The Outsider

"In a universe suddenly divested of illusion and lights, man feels an alien, a stranger.

His exile is without remedy since he is deprived of the memory of a lost home

or the hope of a promised land." Albert Camus (The Outsider)

Friday, April 22, 2016

Cohabitant Bodies: Samudra Kajal Saikia’s Disposable House Project in Guwahati, Assam

"The Breath with the Breath: Contemporary Performance Art in India",
Melissa Rose Heer's dissertation submitted to the Faculty of the Graduate School of The University of Minnesota for the PhD (May 2015) examines contemporary performance art practices in India, with a particular focus on the work of three artists with diverse approaches to this ever-evolving art form: Ratnabali Kant, Samudra Kajal Saikia and Nikhil Chopra. In her examination of specific performances, that have taken place between 1985-2012, weaves together performance studies, histories of theater, postcolonial critique, and a theoretical analysis of “the performative” nature of the nation-state in area of art and globalization.

Samudra Kajal Saikia’s Disposable House Project
is the first chapter of Melissa's case studies [Chapter 2 in her PhD submission].

The roof of Kankhowa’s house leaks
Thousands of eyes from the evening sky
Keep staring at me
I cannot go out
I cannot stay in
-Kankhowa, The Body House of the Actor

Kankhowa’s illustrated poem, The Body House of the Actor (2011), begins with a leaking rooftop (fig. 13). The ceiling of the artist’s house is profusely dripping, pooling on the floor and filling the space to the brim with elements from outside. It is not simply rain that leaks into the house; rather, it is “thousands of eyes from the evening sky.” Moreover, the house in this poem is also the artist’s body. It is this house – the “body house of the actor” – into which the spectator/reader begins to seep. Across sixteen pages of watercolor illustrations accompanied by poetic verse, this porous body-house of the actor is saturated with the bodies of spectators. The body appears and reappears in various forms throughout the text: once, as a long leg wrapped around two figures shaking hands at a doorway; once, as a faceless figure tightly embracing the ten wide-eyed faces in its torso; later, as two legs on a chair with a long thin neck attached to ten hovering heads; and still later as two brachiosaurus-like creatures sticking their long necks through the open doors in each other’s bodies (figs. 14-17) As the watercolors soak into and across the paper, so this body drips outside of its own contours and off the edges of the frame.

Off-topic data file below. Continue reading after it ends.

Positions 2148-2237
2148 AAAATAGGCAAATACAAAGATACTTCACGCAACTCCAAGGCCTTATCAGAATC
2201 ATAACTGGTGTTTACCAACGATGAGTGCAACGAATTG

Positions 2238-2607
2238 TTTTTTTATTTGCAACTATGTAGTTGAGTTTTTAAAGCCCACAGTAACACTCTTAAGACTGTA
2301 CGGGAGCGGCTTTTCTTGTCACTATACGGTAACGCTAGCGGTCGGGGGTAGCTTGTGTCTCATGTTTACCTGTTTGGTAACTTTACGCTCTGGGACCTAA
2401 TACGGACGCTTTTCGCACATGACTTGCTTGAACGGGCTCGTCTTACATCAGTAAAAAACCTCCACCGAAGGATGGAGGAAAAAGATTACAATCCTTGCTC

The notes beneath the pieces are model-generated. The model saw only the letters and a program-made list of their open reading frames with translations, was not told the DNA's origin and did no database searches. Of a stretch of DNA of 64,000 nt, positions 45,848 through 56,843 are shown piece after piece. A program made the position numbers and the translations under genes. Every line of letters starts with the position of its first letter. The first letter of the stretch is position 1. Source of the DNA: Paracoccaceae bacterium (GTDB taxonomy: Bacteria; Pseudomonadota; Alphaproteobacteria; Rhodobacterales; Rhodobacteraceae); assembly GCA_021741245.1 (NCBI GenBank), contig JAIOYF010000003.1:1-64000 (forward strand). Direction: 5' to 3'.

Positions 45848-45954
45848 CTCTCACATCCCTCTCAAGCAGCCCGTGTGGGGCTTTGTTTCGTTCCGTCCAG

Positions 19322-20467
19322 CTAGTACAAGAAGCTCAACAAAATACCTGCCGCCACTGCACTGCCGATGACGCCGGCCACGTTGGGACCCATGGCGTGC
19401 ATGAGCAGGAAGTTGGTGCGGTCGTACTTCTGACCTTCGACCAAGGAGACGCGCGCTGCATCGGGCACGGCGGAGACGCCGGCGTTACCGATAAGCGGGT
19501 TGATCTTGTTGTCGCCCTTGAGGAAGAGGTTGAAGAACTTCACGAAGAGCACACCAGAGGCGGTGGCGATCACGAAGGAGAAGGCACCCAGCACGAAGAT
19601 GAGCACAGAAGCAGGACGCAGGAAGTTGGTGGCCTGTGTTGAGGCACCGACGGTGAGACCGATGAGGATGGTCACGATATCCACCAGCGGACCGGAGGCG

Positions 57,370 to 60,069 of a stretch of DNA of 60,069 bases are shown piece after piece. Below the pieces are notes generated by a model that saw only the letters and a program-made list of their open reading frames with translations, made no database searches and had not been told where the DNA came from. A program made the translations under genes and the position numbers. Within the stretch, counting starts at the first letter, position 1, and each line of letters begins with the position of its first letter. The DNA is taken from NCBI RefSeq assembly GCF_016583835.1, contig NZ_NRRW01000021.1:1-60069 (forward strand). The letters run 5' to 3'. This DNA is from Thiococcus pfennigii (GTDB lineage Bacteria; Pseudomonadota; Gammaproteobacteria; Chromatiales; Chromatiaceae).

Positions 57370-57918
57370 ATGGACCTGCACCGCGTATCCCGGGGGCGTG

Even the name of the author of the text, Kankowa, acts as an identifier for a number of bodies. The attribution, Kankhowa, is the nom de plume of the Delhi-based Guwahati born artist Samudra Kajal Saikia, but it also refers to an interdisciplinary collective of artists, writers, and actors that Saikia helped organize in 2006. In a 2010 article in the Kolkata-based magazine, ArtEtc, Saikia described this group’s artistic process as “Disposable Theatre” which promotes a type of performance-based art practice rooted in an interdependent relationship between the actor and spectator that opens up a space for connectivity as well as dissent.[1] Kankhowa’s practice takes the spectator as an integral part of the performance, thereby opening a radical exploration of spatial experience that disrupts the concentration of power and voice so often given solely to the actor. As Saikia puts it, “where the spectator is privileged over the actor’s side, the spatial experience is counted over the pre-designed text and the linearity of experience is deliberately hampered, their power is not concentrated anymore.”[2]